Dave Bittner: Reuters reports in an exclusive that the U.S. administration is increasing its scrutiny of Kaspersky amid concerns that the security firm's widely used tools, already restricted from use within the U.S. government, could be exploited by Russia for intelligence and cyber operations during Russia's war against Ukraine. The departments of Justice and Commerce are said to be considering using national security measures put in place during the previous administration against the Russian software company. Kaspersky has long denied that it's susceptible to the kind of pressure from Moscow that Western governments have feared. Those skeptical of the company point to an obvious reading of Russian domestic law that requires companies to cooperate with the government in precisely the ways that have aroused concern. Neither Kaspersky nor the U.S. departments of Justice or the Treasury replied to Reuters' requests for comment.
Dave Bittner: President Rodrigo Chaves of Costa Rica has declared a state of emergency as the government works to recover from a Conti ransomware attack. According to BleepingComputer, Conti claims to have hit and taken data from the Costa Rican Finance Ministry, the Ministry of Labor and Social Security, and the Social Development and Family Allowances Fund. Other agencies whose operations are reported to have been affected include the Administrative Board of the Electrical Service of the Province of Cartago; the Ministry of Science, Innovation, Technology and Telecommunications; the Ministry of Labor and Social Security; the Social Development and Family Allowances Fund; as well as a variety of other government agencies. Conti is a privateering gang that says it hacks in the Russian interest as well as its own, but this particular campaign seems primarily financially motivated.
Dave Bittner: BlackBerry has released a report on DCRat, also known as DarkCrystal RAT, a discount commodity malware tool offered in Russophone criminal-to-criminal markets. It is, according to BlackBerry's researchers, the work of a lone actor offering a surprisingly effective homemade tool for opening back doors on a budget. It can be had for as little as six bucks - and even less when it's on special. Why it's so inexpensive is unclear. BlackBerry speculates that the developer may be more interested now in market share than immediate profit, or perhaps the work is more hobby than livelihood. In any case, DCRat is under active development and still on offer - dirt cheap.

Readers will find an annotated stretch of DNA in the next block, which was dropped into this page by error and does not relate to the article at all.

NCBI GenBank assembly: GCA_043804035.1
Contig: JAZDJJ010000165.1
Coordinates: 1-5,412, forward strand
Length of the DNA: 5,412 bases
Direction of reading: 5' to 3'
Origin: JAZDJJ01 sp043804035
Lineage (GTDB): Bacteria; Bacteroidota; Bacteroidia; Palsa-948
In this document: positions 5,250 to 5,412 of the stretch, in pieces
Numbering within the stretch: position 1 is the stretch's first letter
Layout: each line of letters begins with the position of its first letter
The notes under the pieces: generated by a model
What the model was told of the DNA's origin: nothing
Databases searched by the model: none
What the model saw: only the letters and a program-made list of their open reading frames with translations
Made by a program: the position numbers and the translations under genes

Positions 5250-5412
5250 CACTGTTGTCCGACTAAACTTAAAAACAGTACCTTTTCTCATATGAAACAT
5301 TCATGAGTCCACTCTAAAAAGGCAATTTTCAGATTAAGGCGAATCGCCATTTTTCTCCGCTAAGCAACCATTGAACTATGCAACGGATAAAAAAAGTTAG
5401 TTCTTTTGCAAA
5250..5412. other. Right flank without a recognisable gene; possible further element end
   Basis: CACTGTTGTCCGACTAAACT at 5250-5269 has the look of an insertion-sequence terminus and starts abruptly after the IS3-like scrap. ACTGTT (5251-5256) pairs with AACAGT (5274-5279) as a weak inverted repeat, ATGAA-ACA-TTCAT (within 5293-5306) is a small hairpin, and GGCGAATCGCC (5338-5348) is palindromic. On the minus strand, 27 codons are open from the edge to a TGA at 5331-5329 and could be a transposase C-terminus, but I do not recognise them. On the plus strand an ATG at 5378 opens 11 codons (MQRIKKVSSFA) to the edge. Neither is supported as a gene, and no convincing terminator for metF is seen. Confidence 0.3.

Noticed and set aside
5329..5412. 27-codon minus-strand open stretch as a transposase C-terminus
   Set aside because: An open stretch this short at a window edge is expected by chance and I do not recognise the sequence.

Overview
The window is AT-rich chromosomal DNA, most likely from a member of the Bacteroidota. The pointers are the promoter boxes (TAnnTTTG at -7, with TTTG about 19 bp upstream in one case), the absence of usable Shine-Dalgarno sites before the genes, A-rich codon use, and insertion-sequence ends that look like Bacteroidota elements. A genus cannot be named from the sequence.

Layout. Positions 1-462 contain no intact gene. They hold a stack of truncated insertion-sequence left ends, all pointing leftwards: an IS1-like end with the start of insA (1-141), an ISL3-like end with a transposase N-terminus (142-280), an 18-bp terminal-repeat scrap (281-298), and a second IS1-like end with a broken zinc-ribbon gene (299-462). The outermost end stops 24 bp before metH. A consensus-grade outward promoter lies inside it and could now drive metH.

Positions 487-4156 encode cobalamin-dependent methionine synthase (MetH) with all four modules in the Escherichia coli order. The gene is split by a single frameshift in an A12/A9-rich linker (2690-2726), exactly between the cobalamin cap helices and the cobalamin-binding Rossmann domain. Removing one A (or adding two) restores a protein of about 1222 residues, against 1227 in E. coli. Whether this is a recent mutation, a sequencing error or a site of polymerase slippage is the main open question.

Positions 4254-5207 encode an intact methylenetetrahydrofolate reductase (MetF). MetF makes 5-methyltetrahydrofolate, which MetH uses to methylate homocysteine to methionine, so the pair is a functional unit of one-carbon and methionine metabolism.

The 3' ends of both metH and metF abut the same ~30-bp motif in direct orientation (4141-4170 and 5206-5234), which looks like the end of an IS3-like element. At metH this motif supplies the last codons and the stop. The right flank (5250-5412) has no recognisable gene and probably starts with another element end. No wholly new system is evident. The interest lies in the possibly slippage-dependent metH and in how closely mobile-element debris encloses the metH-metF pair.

Dave Bittner: The gang behind REvil is likely to be back. That's Secureworks's conclusion. Their researchers have found that samples of REvil obtained since the Gold Southfield group resumed operation last month strongly suggest access to the ransomware's source code. The malware also seems to be under active development.
Dave Bittner: The Hacker News reports that more Trojanized apps have been found in the Google Play Store, where they're seeking to spread to compromised Android devices. Joker has been used in apparently legitimate apps for billing and SMS fraud while also performing a number of actions of a malicious hacker's choice, such as stealing text messages, contact lists and device information.
Dave Bittner: And finally, the long-running spyware scandal in Spain has taken down one of that country's senior intelligence officials. The Washington Post reports that Paz Esteban is to be relieved as the director of the National Intelligence Center, familiarly known by the acronym CNI. The scandal is twofold, with both an intelligence and counterintelligence aspect. On the intelligence side, CNI has been criticized for its role in installing spyware in the devices of Catalan separatists. On the counterintelligence side, similar spyware was found in senior government officials' phones, including those used by Prime Minister Pedro Sanchez, Interior Minister Fernando Grande-Marlaska and Defense Minister Margarita Robles. That spyware, NSO Group's Pegasus tool, had been placed there by an unknown party, probably foreign. The first offense was illicit surveillance. The second offense was, why did it take CNI a year to realize that some parties unknown had access to senior officials' phones?